In recent times, we have written as to the importance of having an open mind when it comes to claims investigations when assessing the bunker stems against issues experienced onboard but what is equally important, is that we have a solid base for a claim against the fuel in the first place. Indeed the most basic hurdles to overcome are whether we are basing the claim on a sample representative of the bunker contract and are we confident as the sample’s provenance, in other words, how, where, when it was drawn and is it fully representative of the supply? At the end of the day, you will not be surprised that as a former laboratory chemist, that for years I have been heard preaching the same mantra in that “any laboratory is only as good as the quality of the sample provided”. So how do we address one of the biggest variable of them all?
Prior to supply
Proactively buyers should always look to clarify means of delivery and the location of the sampler used to produce the binding contractual samples. Singapore is a notable exception in that SS600 and SS 648 mandate that samples which form the BDN are drawn from the vessels manifold but many areas have no such control with samples being drawn from the barge manifold unless agreed in writing prior to supply. Truck and ex pipe deliveries require special attention in order to define how and from where samples are drawn which ultimately will be listed on the BDN and are inevitably the binding samples in the case of a dispute.
It is also important to understand access limitations given the continued Covid-19 challenges. Clarification must be sought early as to whether crew members can attend a barge or shore installation to witness samples being drawn and/or can barge crew attend the vessel as given the importance of samples the mobilization of surveyors would always be recommended. Recently we have identified that some suppliers list these Covid limitations in their calling instructions, so all stakeholders should be sure to read them thoroughly as this document may give you the “heads up” needed to appoint a surveyor in advance to protect your interests.
Time of delivery
At the end of the day, if you don’t raise concerns at the time as to the provenance of samples or any deviation from sampling protocols then you have little recourse in the future. Indeed it would not be the first time that the representative (and contractually binding sample) does not bear any resemblance to other samples presented which of course could expose you to the full weight of the claim. Therefore any deviation or issue should be documented in a Statement Of Fact (SOF) or Letter Of Protest (LOP) at the time of supply and should this be refused or not accepted to be signed by the supplier, then urgent communications should be made to the relevant counter-parties in order to document the occurrence.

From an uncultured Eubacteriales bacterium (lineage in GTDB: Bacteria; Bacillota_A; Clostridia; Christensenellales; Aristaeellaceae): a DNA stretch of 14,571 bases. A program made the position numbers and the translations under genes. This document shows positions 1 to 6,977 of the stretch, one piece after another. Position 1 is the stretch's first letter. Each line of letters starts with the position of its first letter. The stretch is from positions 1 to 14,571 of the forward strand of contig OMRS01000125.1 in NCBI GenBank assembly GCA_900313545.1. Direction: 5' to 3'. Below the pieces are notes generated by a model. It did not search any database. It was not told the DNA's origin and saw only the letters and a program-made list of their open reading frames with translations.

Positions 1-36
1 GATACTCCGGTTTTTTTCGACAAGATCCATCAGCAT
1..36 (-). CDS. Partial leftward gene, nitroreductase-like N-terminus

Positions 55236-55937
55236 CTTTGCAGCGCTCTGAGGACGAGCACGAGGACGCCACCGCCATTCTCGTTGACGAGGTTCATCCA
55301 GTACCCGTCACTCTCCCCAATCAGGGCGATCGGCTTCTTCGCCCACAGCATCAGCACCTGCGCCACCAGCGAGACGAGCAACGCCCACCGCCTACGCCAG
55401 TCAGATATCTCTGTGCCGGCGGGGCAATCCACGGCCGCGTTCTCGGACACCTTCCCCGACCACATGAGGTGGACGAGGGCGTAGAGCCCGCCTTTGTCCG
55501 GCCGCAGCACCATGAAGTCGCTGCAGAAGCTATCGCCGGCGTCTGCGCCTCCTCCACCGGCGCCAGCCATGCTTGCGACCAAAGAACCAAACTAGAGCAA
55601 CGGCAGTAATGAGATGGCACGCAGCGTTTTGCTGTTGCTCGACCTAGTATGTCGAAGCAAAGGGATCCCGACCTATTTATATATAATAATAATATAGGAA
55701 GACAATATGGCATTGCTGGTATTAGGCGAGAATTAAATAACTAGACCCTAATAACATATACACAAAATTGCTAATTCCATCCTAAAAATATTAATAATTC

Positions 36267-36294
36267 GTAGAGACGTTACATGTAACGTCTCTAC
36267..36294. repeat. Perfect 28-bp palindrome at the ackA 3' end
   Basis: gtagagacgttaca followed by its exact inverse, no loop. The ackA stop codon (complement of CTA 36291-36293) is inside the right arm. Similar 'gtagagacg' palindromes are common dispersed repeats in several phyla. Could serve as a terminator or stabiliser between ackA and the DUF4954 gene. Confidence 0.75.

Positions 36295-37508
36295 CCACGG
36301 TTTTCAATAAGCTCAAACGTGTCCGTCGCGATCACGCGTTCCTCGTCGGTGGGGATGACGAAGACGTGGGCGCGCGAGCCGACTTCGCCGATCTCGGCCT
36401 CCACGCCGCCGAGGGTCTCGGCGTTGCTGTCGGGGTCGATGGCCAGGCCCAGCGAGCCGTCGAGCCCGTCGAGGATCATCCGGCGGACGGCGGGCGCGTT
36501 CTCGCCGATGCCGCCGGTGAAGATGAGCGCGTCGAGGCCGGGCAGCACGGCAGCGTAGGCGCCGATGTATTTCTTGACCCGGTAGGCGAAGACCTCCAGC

Common deviations include:
• Lack of continuous drip sampler on board the barge resulting in “SPOT ONE SHOT” samples forming the BDN.
• Continuous drip sampler not started at commencement of delivery.
• Cubitainer seen to be full prior to delivery completion
Post delivery Particularly if time is of the essence on completion, it can be a bad habit to ignore the samples and concentrate on the ullaging – which of course would render all previous attention potentially useless. It is essential that the entire sampling process is covered from the moment the cubitainer is connected to the continuous drip sampler until the last sample has been sealed and accurately documented on the BDN and both the BDN and the sample labels have been signed off by all parties.
So to conclude, I would argue that given some of the quality challenges and the issues with barge accessibility for the crew given Covid-19 concerns, it is almost essential to employ a barge based surveyor to protect buyers interests even in a relatively low flat price world as we have at present. This allows any deviations relating to Quantity and Sampling to be noted, documented and dealt with at the time and gives you peace of mind in the event a claim occurs further down the line. Remember the adage, the laboratory is only as good as the sample provided – you are wise to always employ a gold standard ISO 17025 accredited laboratory for your testing but if the sample is not representative then it is irrelevant and is a recipe for disaster.
Source: Integr8 Fuels